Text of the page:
Unified Military Intelligence picture helps dispel the fog of war
Military operations depend upon the unimpeded flow of accurate and relevant information to support timely decisions related to battle planning and execution. To address these needs, numerous intelligence systems and technologies have been developed over the past 20 years, but each of these typically provides only a partial picture of the battlefield, and integrating the information has proven to be burdensome and inefficient.
DARPA’s Insight programme aims to take defence intelligence, surveillance and reconnaissance (ISR) to the next level by creating the capability to meaningfully integrate disparate “stovepiped” source information into a unified picture of the battlefield. As DARPA’s capstone ISR processing programme, Insight seeks to enable analysts to make sense of the huge volumes of intelligence-rich information available to them from existing sensors and data sources.
“We’re addressing the tyranny of stovepipes,” said Ben Cutler, DARPA programme manager leading the Insight programme. “Intelligence analysts currently use different systems for nearly every different data feed, and intelligence derived from these systems is not always readily understandable and accessible. Insight aims to create an adaptable, integrated system that augments human analysts’ capabilities to collect information from all available sources, learn from it, and share important insights with the people who need it most—all in real time.”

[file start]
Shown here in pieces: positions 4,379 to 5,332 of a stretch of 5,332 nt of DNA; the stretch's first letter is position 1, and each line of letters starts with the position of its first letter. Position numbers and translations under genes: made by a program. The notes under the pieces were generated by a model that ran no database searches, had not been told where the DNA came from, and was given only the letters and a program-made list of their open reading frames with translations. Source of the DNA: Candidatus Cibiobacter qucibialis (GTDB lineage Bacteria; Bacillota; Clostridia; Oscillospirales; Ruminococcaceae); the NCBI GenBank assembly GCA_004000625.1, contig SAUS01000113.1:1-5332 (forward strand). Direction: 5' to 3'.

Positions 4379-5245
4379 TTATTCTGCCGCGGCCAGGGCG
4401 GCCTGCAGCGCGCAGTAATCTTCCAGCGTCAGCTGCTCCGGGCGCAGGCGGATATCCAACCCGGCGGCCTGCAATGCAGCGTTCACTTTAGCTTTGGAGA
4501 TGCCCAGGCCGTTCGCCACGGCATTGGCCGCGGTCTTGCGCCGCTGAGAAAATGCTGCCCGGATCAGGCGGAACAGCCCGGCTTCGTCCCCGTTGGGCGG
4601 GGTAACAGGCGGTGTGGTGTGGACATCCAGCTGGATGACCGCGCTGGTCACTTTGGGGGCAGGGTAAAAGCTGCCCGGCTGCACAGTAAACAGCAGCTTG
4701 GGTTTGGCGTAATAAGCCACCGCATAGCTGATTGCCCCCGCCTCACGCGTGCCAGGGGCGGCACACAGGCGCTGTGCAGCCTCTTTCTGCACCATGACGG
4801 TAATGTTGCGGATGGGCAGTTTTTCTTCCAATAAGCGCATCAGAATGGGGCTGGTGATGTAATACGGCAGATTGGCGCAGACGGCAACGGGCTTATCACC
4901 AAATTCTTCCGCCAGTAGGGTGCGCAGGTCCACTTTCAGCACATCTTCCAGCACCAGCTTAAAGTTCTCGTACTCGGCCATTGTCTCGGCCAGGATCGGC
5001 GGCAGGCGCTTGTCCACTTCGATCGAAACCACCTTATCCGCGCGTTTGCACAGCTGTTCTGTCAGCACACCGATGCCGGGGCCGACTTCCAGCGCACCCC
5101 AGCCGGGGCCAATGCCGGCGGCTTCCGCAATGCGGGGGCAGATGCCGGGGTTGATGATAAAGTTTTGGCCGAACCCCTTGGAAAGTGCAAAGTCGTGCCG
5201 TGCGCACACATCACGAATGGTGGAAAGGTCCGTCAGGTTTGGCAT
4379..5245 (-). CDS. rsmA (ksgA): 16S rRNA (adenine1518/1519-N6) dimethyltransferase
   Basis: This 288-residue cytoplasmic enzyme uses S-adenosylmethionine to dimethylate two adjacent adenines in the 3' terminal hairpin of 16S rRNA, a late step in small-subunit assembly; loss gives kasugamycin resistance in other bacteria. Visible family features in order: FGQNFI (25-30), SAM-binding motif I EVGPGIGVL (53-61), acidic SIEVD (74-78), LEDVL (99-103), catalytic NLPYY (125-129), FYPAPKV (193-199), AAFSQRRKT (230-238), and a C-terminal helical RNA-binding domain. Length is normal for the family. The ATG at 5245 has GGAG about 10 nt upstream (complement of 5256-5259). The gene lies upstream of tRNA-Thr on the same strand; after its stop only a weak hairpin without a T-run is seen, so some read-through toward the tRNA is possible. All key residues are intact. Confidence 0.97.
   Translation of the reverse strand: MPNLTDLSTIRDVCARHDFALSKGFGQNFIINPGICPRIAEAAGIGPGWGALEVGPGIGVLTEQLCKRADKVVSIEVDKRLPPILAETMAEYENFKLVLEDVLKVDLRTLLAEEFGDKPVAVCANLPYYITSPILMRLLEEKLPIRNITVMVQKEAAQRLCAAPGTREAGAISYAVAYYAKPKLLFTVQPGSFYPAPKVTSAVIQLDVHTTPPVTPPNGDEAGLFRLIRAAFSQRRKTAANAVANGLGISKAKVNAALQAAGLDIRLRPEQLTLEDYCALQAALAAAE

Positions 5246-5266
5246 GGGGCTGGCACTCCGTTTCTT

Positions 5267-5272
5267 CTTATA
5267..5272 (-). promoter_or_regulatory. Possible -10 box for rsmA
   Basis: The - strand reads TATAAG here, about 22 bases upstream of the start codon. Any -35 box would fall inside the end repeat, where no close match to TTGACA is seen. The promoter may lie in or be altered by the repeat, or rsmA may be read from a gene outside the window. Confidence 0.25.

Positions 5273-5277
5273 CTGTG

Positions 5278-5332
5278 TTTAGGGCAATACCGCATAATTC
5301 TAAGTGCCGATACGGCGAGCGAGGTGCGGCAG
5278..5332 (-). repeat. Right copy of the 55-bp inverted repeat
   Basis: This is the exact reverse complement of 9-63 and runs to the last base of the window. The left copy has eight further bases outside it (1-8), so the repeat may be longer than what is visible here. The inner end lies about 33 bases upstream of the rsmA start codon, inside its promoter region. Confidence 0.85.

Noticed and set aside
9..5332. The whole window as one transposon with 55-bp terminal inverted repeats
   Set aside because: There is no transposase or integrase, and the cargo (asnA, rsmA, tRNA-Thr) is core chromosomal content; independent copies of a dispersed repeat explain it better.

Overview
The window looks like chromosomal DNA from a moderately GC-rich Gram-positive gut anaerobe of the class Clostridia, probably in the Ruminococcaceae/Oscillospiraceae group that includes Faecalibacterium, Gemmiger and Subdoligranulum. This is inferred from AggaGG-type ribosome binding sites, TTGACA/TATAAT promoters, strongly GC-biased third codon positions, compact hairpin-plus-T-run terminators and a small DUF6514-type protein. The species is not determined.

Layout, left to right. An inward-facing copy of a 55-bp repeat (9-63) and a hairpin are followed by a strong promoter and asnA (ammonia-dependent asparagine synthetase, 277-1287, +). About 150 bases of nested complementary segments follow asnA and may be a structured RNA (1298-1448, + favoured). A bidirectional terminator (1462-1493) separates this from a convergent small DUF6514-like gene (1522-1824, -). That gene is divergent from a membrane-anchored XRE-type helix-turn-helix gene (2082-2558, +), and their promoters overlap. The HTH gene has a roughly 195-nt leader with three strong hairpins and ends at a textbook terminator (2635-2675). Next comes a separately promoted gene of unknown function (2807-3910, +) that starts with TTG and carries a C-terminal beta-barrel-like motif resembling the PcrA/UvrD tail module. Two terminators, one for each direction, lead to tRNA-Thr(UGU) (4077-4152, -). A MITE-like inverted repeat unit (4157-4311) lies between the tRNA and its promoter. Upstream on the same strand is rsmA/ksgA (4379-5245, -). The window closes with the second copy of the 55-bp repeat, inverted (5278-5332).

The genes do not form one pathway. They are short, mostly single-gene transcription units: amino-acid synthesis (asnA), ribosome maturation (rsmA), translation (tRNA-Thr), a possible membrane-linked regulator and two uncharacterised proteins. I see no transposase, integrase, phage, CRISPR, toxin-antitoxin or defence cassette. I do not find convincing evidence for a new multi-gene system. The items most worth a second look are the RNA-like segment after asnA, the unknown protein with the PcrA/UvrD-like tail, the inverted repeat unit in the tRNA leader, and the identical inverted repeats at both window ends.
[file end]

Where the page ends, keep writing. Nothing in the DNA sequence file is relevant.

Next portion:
Improving real-time information sharing is a priority at the highest levels of the US military. “Defence intelligence must be able to provide timely and actionable intelligence across the entire threat spectrum,” US Army Lt General Michael T. Flynn, Director of the Defense Intelligence Agency, testified before the US Senate Armed Services Committee in April 2013.
Insight would enable analysts to collaborate on the fly via an intuitive user interface that speeds comprehension of complex information through state-of-the-art data visualisation techniques. Under the hood, advanced automation and data fusion technologies would handle low-level analytical tasks and correlate incoming live data streams and forensic data. Insight’s scalable, modular architecture promises to reduce cost and accelerate delivery of tailored capabilities readily adapted to meet evolving mission needs in any theatre of operation.
“Imagine PCs or smartphones without plug and play, without the rich, interactive environment we take for granted, without applications that share data and interact with each other,” Cutler said. “That’s how computers were until strong standards took hold. Our goal with Insight is to bring similar levels of capability and interoperability to ISR, with all the associated benefits to the defence mission.”